Endangered Species

            Hello Lynasia Davis here I will be talking about 3 endangered species. One of the endangered species a rhino. People take there horns for money. Another one is giant pandas are facing a new threat the last of there food choice. One more is saving nemo scientist are working to protect the clown fish.

Hey guys!

I am so excited to be in this project.

Monday, April 29, 2013

black rhinos

hello everyone this is joselyn guerrero and as you see the black rhinos are in danger, because they are losing their horns like the polar bears are losing their home and the pandas are losings their favorite food which is bamboo.Anyway these horns are special because these horns are worth something so you know people would take them.well I have a solutoin.mr.r set this up because he care for these animal so he decided to volunteer to help these poor animals but he decided to form a team so as you see i'm volunteering so please help these poor animals.For more information visit www.alchemist club 2.0.com and click in black rhinos and learn more.Well see you guys later bye.

Friday, April 26, 2013


3 endangerd animals:(black rhinos ,they are getting hurt because there hornes are good for medince  and clothes.Gaint panda,  tiger,Polar bear,walrus

what would help

  •          Its unfair what these people are doing to the poor creatures that are going instinct.Black rhinos need are help,i think we all have to understand that the sad thing about the disapearience of rhinos that's really do to human greed that's the shrategy.than again people are tacking some Black rhinos to creat a new population far away.If they fail with black rhinos what will be the next visit!? What would you do if you'd see a poor black rhino stranded???(leave a comment below to tell me what you would do)thank you............@_@

let start the project

well one endanger type is the black rino and the cheeta and aslo the polar bears

Thursday, April 25, 2013

Please help

The Black rhino is being killed for horns.      Horns that are being sold for cash. Who cares about cash we are animals to. All breathing organisms are animals.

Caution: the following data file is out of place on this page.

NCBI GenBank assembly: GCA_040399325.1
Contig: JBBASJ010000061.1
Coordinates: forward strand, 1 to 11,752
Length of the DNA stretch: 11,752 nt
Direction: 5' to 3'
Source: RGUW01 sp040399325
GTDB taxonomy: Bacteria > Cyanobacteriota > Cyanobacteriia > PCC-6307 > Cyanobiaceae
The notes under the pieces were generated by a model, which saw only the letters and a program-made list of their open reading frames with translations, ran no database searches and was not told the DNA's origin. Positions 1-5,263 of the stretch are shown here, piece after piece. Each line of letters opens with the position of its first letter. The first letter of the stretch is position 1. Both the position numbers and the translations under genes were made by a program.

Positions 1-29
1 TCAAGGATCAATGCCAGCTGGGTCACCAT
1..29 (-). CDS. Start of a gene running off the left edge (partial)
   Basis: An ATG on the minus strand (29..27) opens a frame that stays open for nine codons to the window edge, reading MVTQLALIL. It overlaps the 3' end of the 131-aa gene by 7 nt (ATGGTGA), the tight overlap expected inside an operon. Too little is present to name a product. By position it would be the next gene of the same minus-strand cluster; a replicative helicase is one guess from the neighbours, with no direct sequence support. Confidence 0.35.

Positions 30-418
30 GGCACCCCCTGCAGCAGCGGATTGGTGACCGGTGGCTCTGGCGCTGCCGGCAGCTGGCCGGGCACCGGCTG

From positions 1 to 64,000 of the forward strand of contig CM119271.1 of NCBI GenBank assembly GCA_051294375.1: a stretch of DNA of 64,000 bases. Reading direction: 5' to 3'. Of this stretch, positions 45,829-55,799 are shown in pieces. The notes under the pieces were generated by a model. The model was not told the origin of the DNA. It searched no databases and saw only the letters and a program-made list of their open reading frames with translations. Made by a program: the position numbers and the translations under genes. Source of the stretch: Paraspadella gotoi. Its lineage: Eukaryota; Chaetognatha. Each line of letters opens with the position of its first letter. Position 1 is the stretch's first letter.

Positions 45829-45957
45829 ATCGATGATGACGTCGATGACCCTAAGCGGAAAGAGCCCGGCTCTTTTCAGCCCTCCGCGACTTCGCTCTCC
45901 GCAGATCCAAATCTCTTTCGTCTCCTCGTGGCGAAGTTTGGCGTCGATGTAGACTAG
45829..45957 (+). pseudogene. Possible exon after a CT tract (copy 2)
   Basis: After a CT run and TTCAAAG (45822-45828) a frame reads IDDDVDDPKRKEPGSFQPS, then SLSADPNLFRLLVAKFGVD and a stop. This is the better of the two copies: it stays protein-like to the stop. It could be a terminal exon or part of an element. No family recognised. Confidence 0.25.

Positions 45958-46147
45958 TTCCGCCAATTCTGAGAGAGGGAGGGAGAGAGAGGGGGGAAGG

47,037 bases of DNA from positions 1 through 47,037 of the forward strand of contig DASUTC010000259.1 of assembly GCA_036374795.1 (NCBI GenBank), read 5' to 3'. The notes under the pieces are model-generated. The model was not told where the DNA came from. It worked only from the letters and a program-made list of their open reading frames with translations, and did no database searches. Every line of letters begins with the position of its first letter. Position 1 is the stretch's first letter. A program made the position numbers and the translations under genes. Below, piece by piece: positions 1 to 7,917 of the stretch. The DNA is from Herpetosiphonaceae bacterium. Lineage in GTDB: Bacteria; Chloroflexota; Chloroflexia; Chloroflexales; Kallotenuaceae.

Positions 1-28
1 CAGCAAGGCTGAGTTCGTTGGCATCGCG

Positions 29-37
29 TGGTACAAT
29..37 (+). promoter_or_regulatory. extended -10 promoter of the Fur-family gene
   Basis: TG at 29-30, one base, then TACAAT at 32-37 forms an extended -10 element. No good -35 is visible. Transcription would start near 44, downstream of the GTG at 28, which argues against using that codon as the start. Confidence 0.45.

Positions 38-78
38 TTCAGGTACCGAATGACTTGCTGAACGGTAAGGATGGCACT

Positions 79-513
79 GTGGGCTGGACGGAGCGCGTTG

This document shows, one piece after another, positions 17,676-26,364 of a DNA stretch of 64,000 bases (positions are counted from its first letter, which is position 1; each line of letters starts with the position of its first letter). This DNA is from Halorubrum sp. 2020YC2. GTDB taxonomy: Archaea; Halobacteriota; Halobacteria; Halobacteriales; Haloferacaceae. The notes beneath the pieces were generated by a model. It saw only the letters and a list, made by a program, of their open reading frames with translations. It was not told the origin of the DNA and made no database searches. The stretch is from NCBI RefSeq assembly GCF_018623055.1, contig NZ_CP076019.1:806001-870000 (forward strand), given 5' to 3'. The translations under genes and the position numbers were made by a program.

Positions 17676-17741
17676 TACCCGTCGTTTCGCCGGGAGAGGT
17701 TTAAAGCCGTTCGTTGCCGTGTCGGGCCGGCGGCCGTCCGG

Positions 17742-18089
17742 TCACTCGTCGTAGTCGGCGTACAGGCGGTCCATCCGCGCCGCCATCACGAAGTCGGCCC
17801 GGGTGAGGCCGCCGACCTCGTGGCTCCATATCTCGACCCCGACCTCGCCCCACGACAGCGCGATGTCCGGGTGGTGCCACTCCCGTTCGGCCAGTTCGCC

3 Endangered animals

One of the endangered animals are Polar bears. The Polar  bears are losing their climate. The Polar bears home is melting. Also Panda bears are losing their food. The bamboo is being cut down by humans. The last endangered animal is the Black rhino. The horn is being cut off by poachers. The poacher are cutting it off and selling it. These are the animals that are endangered.
Hi my name is Cheryl I am going to do a project about black rhino people are hunting their horns for some reason their horns are valuable I am going to tell you more about the black rhino.Black rhino come from Africa like Kenya and more


i am happy to be in this project plz inviet me too be your friend

Wednesday, April 24, 2013



           The species inhabits karstic  areas, living within crevices or under stones, although in humid environmints it can be found on the rock surface.


       In morocco Abies Pinsapo  occurs in the medilterranean humid bioclimatic zone .The average annual rainfall is 1,500 mm incrcasing to 1,900 mm at an altitude of 1,700 m . Stands  are typically found an north facing dolomitic limeston slopes of mountain ridges.


   The black  rhinoceros or hook-lipped rhinoceros ( Diceros bicornis ) is a species of rhinoceros , native to eastern and central Africa including Kenya ,Tanzania, Cameroon, South Africa ,Namibia, Zimbabwe, and Angola although the rhinoceros is referred to as black , it's colors vary from brown to gray .


 by: princess  lola  / Ali

Tuesday, April 23, 2013

  • We have to save the  Rhinos!!!!!😍😍😍they are one of us.they are human!!!πŸ˜ƒπŸ˜ƒπŸ˜ŠπŸ˜Šwe need them.so here's a poem about them.....                                                        Oh rhino king I praise your beatiful mind on the idea to make sooo many rhinos in the  world,but Uam so dearly  sorry that your kind is being killed
         Hi my name is samya and i am very sad that the black rhinos are endangerd species.the black rhinos are endangerd because people are killing them for there  horens. so they can make colthes and medicene.SO please HELP!!!!!!!!!!!!!!!!!!!!!!!!!!!!!

3 of the endangered animals


Abies koreana

 Occurs in sub-alpine areas on shallow mountain soils poor in humus content. Its elevational range is between 1,000 m and 1,900 m asl. The climate is cool temperate, with a summer monsoon bringing the annual precipitation above 1,600 mm. Abies koreana grows in pure stands or mixed with Betula ermanii, Taxus cuspidata, Prunus maximowiczii, P. sargentii, Cornus kousa with an understory of Sasa quelpartensis on Cheju Island. On the mainland it is also mixed with Picea jezoensis, Pinus koraiensis, P. densiflora, Taxus cuspidata, Quercus mongolica var. mandshurica, Cornus controversa, Acer spp. Fraxinus sieboldiana, Magnolia sieboldii, Sorbus commixta, and several genera of low shrubs, e.g. Juniperus, Deutzia, Ribes and Rhododendron. The forest is usually open and essentially dominated by conifers, with A. koreana a minor component. 

2.Abronia chiszari

This is an arboreal species found in the canopy of both cloud forest and rainforest. These lizards are restricted to forest with tall, mature trees. Any loss of such trees will be significantly detrimental to the population. It is not believed to be able to persist in disturbed habitat.  

3.Black Rhino

The black rhinoceros or hook-lipped rhinoceros (Diceros bicornis) is a species of rhinoceros, native to eastern and central Africa including Kenya, Tanzania, Cameroon, South Africa, Namibia, Zimbabwe, and Angola. Although the rhinoceros is referred to as black, its colors vary from brown to gray.